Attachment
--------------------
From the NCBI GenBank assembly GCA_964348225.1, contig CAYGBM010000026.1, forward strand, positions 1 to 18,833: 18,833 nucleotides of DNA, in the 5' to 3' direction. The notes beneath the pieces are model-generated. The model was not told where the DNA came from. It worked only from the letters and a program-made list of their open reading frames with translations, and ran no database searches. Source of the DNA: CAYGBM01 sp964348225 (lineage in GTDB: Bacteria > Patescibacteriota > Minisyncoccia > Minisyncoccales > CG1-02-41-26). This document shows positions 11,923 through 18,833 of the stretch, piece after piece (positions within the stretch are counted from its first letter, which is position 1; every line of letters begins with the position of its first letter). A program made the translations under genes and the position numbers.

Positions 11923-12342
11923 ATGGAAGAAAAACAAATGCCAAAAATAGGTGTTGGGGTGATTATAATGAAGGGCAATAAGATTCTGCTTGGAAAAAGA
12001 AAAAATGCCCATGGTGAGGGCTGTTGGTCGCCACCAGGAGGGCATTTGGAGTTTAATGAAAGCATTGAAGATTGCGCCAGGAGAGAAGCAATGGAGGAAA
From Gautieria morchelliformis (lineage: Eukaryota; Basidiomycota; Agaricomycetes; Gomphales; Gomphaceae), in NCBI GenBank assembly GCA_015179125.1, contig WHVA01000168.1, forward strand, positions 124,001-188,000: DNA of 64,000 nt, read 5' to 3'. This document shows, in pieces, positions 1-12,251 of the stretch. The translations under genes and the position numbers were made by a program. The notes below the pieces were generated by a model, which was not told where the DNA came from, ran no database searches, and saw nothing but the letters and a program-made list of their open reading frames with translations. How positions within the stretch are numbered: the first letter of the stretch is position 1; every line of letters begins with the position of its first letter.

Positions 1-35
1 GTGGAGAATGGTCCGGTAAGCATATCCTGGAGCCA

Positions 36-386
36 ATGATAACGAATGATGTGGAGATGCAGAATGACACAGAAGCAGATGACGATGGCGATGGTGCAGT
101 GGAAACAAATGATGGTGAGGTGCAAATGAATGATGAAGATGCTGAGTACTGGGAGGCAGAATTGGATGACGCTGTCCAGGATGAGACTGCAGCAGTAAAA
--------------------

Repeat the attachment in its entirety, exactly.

From the NCBI GenBank assembly GCA_964348225.1, contig CAYGBM010000026.1, forward strand, positions 1 to 18,833: 18,833 nucleotides of DNA, in the 5' to 3' direction. The notes beneath the pieces are model-generated. The model was not told where the DNA came from. It worked only from the letters and a program-made list of their open reading frames with translations, and ran no database searches. Source of the DNA: CAYGBM01 sp964348225 (lineage in GTDB: Bacteria > Patescibacteriota > Minisyncoccia > Minisyncoccales > CG1-02-41-26). This document shows positions 11,923 through 18,833 of the stretch, piece after piece (positions within the stretch are counted from its first letter, which is position 1; every line of letters begins with the position of its first letter). A program made the translations under genes and the position numbers.

Positions 11923-12342
11923 ATGGAAGAAAAACAAATGCCAAAAATAGGTGTTGGGGTGATTATAATGAAGGGCAATAAGATTCTGCTTGGAAAAAGA
12001 AAAAATGCCCATGGTGAGGGCTGTTGGTCGCCACCAGGAGGGCATTTGGAGTTTAATGAAAGCATTGAAGATTGCGCCAGGAGAGAAGCAATGGAGGAAA
From Gautieria morchelliformis (lineage: Eukaryota; Basidiomycota; Agaricomycetes; Gomphales; Gomphaceae), in NCBI GenBank assembly GCA_015179125.1, contig WHVA01000168.1, forward strand, positions 124,001-188,000: DNA of 64,000 nt, read 5' to 3'. This document shows, in pieces, positions 1-12,251 of the stretch. The translations under genes and the position numbers were made by a program. The notes below the pieces were generated by a model, which was not told where the DNA came from, ran no database searches, and saw nothing but the letters and a program-made list of their open reading frames with translations. How positions within the stretch are numbered: the first letter of the stretch is position 1; every line of letters begins with the position of its first letter.

Positions 1-35
1 GTGGAGAATGGTCCGGTAAGCATATCCTGGAGCCA

Positions 36-386
36 ATGATAACGAATGATGTGGAGATGCAGAATGACACAGAAGCAGATGACGATGGCGATGGTGCAGT
101 GGAAACAAATGATGGTGAGGTGCAAATGAATGATGAAGATGCTGAGTACTGGGAGGCAGAATTGGATGACGCTGTCCAGGATGAGACTGCAGCAGTAAAA